Type Tasting has been touring the streets of Dalston exploring the signs that illuminate our social rituals, rummaging around in record shops* looking at type on album covers, and next year we’re off to take part in SXSW in Austin, Texas. Typography is the new Rock ‘n’ Roll. We’ll tell you more soon…
*Read the article in the next issue of Artrocker Magazine
Top 5 spots for a typographic day out in London
By Sarah Hyndman
1. London Transport Museum
This museum in Covent Garden is crammed with the informative typography that we have used every day for almost a century to navigate our way around the city. The buses and signage date from the 1920s to the present day and sit side by side, enabling us to compare the lettering and how it has changed over the years.
Photo ©TfL, from the London Transport Museum collection. http://www.ltmuseum.co.uk
2. Highgate Cemetery
The inscriptions on the gravestones in this beautiful North London cemetery give a view of London’s social history dating back to 1839, with many prominent figures buried there. The lettering to be seen ranges from ornate Victorian script to the typographic simplicity of Patrick Caulfield’s headstone (above). Tours are open to the public all year round.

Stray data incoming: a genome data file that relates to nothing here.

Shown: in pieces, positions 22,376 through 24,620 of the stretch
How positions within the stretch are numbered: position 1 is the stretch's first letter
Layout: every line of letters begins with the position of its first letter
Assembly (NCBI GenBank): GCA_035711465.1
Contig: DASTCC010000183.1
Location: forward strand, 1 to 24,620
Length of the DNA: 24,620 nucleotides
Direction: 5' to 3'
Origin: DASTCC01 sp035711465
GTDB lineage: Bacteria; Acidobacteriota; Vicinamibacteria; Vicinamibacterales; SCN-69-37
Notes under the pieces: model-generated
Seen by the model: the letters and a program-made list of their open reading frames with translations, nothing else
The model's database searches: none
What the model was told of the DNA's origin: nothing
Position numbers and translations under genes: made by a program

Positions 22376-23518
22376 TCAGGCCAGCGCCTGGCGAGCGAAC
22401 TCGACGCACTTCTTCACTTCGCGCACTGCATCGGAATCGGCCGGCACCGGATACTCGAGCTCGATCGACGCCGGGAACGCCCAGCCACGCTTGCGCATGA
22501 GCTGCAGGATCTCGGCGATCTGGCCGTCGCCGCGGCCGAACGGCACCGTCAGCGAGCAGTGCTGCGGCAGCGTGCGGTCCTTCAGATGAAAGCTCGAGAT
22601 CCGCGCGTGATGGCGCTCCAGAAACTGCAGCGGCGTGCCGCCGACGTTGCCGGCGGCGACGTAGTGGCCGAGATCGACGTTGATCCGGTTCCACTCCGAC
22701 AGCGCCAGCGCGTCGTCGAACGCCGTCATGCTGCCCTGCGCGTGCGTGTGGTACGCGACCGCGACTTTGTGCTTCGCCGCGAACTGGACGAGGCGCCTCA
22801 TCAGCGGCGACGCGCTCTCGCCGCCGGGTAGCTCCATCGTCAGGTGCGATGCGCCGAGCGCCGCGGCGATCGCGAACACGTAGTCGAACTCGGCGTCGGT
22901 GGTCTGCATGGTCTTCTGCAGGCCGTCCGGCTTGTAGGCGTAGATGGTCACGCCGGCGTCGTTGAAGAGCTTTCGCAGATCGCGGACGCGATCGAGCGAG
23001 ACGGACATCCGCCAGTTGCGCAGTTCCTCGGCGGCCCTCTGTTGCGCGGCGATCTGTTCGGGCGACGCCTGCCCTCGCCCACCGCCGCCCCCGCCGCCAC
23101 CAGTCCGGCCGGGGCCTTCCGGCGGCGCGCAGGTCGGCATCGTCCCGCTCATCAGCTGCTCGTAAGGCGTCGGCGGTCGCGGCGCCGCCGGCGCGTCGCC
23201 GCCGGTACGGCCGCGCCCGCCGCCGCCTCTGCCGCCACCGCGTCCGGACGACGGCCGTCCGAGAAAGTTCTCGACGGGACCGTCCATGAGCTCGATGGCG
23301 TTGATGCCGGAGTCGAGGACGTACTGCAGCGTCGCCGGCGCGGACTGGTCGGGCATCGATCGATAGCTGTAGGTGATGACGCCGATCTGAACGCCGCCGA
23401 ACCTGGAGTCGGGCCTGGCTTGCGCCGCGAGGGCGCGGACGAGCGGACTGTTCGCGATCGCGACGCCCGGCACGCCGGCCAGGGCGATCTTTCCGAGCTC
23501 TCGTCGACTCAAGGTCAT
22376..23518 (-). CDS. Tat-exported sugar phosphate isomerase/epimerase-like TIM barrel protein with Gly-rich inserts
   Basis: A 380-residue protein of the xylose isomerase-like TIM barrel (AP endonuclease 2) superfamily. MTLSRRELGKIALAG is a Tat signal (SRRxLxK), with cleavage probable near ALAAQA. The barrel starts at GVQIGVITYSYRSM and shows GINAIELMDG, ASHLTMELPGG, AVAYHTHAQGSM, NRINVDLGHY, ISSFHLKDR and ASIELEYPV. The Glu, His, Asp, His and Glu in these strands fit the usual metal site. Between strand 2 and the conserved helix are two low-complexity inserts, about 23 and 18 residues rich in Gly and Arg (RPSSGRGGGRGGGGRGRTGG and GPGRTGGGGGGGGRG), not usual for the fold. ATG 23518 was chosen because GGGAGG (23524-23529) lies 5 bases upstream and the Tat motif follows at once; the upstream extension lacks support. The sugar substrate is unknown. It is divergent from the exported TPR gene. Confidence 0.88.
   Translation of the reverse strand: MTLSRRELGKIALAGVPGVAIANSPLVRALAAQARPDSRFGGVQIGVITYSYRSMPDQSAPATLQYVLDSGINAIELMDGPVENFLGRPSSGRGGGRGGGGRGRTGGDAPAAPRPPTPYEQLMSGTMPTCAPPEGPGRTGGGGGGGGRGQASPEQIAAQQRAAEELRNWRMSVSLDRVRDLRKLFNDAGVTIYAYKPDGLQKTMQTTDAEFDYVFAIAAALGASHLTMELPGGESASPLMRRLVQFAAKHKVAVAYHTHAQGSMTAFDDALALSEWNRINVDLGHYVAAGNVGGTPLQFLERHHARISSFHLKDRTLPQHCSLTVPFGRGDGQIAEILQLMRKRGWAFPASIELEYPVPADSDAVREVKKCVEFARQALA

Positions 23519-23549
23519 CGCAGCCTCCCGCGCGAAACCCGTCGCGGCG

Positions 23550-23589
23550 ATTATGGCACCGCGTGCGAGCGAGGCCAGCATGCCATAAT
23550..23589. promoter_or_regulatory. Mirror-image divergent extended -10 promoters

Photo by Kath Tudball
Type Tasting newspaper now online
The Type Tasting newspaper documenting the submissions on display with the London Design Festival at the V&A is now online—complete with Ralph Steadman‘s inky letterpress print on the front cover.
Blog: Future of Type ‘Results are in…’
Results are in on the future of type
By Rachael Steven, Creative Review 13 May 2013
Earlier this month, designer Sarah Hyndman hosted a St Brides workshop asking: “What is the Future of Type?” The question provoked mixed reactions on Twitter ahead of the event: on the day, Hyndman says, some common themes emerged.
Eat your Words: Food as a System of Communication and its role in a Post-culinary Society.
Sarah Hyndman, MA Typo/graphic Studies Thesis, February 2001 (Distinction). London College of Communication, University of the Arts London.
Author’s note on the ‘post-culinary society’ of 2000/2001: At the time of writing there were concerns about the rise in popularity of convenience food and a generation who had not been taught how to cook. However, Jamie Oliver had just published The Naked Chef and Britain was soon to fall in love with cooking again.
“The ideal celebratory meal had a structure that started off with an appetising hot and messy dish of gravy over meat and potatoes (without which a meal is not a dinner), and became more of an architectural achievement as it went on through pudding (on a smaller plate), and tea with an optional small coloured biscuit (on a still smaller plate).” Michael Nicod